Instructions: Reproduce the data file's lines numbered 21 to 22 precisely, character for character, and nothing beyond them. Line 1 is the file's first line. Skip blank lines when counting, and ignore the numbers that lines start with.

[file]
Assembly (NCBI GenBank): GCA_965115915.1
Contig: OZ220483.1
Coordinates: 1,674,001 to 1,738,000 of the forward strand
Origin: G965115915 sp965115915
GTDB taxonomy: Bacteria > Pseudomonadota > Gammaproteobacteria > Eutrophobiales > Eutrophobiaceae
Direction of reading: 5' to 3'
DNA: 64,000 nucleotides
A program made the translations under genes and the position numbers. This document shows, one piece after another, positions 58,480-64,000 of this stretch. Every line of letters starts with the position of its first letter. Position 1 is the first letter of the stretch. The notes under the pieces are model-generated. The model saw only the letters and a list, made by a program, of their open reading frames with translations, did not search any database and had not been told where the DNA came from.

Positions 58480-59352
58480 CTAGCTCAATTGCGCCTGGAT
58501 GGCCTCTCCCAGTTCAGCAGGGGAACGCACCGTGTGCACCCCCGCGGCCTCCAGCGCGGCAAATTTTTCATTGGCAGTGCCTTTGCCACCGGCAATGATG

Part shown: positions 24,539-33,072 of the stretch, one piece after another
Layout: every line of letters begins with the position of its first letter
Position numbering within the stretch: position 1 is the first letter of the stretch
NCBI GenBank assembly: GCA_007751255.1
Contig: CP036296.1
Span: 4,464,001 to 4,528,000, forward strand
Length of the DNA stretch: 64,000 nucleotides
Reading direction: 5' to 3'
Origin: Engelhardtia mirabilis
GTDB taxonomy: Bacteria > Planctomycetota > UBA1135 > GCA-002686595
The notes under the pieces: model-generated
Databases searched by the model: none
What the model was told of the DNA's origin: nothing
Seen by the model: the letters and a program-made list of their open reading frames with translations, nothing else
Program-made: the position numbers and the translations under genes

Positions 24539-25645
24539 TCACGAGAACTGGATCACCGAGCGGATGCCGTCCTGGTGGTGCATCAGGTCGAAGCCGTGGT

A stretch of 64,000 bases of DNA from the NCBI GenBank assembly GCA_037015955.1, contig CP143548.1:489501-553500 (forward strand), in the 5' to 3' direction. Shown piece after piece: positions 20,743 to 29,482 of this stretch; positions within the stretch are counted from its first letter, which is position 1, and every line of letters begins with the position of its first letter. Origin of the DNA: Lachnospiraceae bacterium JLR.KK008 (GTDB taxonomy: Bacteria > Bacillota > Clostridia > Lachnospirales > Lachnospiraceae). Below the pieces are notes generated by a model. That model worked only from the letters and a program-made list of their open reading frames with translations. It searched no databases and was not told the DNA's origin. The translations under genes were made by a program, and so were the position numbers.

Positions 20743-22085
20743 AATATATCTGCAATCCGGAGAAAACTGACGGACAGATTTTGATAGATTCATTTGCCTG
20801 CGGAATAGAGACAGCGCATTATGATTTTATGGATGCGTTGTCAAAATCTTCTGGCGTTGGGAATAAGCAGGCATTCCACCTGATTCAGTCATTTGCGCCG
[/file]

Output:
GTDB taxonomy: Bacteria > Planctomycetota > UBA1135 > GCA-002686595
The notes under the pieces: model-generated